A new means of transport needs a new name. ELF is a “ velomobile” , a combination of bicycle and automobile powered with solar energy and good old pedaling force is raising funds via KickStarter. At the time of writing the project had raised US$26,397 out of the targeted US$100,000. The deadline is January 13.
Organic Transit pitches it as an urban, high visibility vehicle that fits in standard bike lanes. The lithium battery pack can be recharged using the rooftop solar panels or by plugging in to a standard outlet. The tadpole configuration of the three wheels is designed to offer stability and control.
To add an extra layer of social responsibility to the project, the developers say they employ local manufacturers to produce their original designs to specifications.
They are collaborating with industry experts to streamline the assembly process and their goal is to create a small scale production facility capable of producing 1,000 units a month they say can be easily replicated in cities across the globe.
The specs below give a better idea of what ELF can do. Hopefully we’ll be seeing ELFs across the country, carrying people around without producing any emissions, thanks to solar power (and leg power).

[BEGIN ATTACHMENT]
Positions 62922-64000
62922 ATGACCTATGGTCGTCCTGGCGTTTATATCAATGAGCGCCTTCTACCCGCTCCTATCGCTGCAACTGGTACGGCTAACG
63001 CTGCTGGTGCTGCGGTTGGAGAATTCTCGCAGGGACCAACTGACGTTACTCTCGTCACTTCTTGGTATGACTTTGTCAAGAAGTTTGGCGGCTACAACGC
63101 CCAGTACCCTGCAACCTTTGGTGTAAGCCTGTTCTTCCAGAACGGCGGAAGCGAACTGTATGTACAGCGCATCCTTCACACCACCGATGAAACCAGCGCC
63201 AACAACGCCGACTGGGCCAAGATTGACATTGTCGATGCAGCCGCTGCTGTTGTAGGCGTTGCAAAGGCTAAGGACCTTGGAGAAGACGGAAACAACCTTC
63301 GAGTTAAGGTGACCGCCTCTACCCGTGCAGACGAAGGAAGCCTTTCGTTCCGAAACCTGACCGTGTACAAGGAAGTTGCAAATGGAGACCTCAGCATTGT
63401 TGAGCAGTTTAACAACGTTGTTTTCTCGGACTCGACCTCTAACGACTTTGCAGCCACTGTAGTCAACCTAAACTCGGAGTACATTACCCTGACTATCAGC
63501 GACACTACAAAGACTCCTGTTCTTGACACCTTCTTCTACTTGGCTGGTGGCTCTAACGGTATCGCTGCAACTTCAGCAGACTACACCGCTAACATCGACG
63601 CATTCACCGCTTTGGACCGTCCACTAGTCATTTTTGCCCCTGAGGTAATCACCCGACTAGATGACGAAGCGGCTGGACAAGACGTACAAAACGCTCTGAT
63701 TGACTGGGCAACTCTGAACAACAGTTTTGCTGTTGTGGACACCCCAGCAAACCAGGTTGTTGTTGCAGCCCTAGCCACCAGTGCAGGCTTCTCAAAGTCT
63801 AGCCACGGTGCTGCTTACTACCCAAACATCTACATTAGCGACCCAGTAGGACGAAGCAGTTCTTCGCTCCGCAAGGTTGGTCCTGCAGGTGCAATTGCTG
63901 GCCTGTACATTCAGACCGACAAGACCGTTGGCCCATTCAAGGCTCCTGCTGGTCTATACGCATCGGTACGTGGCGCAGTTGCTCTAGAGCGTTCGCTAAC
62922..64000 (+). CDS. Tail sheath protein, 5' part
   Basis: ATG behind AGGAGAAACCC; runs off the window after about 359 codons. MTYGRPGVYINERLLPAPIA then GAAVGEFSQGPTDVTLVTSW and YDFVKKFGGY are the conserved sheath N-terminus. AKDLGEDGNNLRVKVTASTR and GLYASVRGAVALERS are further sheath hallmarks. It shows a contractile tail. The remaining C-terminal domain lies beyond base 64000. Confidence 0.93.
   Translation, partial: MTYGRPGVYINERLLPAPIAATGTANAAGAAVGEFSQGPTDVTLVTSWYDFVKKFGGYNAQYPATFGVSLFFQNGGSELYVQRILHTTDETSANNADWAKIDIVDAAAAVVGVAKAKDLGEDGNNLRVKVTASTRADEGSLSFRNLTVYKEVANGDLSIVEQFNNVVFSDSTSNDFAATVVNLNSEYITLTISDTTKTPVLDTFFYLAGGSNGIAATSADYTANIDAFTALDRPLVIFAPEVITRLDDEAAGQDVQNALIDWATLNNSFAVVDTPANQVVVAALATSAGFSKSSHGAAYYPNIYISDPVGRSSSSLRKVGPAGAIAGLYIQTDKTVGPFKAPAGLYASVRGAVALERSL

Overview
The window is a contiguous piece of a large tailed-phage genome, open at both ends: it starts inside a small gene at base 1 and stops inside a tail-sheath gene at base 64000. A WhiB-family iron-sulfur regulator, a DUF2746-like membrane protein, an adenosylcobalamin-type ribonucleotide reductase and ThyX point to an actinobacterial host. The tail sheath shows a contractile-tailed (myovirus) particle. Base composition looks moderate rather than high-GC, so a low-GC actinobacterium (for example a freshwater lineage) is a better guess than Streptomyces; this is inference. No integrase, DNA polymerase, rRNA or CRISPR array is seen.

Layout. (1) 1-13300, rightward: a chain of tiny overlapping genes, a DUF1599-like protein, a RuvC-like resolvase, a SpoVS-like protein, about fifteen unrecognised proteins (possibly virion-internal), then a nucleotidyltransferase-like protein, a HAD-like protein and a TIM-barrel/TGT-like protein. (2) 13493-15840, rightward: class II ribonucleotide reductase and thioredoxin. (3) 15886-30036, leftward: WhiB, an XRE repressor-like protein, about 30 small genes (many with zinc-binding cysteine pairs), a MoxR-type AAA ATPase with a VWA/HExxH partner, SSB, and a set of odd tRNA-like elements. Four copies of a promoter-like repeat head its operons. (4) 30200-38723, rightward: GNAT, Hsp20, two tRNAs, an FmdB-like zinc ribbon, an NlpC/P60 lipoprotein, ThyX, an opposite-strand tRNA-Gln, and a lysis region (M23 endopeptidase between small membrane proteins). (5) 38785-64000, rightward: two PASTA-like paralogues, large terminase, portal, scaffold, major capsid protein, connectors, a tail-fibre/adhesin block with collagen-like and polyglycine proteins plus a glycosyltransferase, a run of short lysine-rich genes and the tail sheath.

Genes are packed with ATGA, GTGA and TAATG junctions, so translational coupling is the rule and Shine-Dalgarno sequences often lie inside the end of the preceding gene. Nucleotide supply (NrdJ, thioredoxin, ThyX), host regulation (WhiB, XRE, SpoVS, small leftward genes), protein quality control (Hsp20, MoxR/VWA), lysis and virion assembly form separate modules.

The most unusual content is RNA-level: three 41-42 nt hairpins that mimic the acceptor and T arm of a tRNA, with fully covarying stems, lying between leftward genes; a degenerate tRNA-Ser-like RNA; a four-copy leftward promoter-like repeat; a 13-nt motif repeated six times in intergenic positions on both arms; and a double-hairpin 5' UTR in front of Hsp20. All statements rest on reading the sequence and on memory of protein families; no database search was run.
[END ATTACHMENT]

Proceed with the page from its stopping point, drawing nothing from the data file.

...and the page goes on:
• Solar and pedal — two unlimited resources derived from the sun and you.
• 60 watt solar panel (standard, upgrades available)
• 750 watt permanent neodymium magnet motors
• 88.8 volt lithium battery
• CVT drivetrain (continuously variable transmission)
• Vacuum formed Trylon (composite of 85% recycled ABS and Solarcote)
• Windshield made from UV resistant polycarbonate
• LED lighting including headlights, brake lights, markers, and turn signals
• 45% recycled aluminum
• 26″ high volume wheels front and rear with 20mm through axles and 36 spokes
• Disc brakes
• Coroplast wheel covers
• Storage compartment with room for eight bags of groceries/350lbs cargo
• 1800 MPGe (gets 1800 miles for the energy equivalent of 1 gallon of gas)
• 30 mile range with each 8 pound battery pack
• Potential to mitigate 28,000 lbs of CO2 per year per unit
• Classified as a bicycle in all 50 states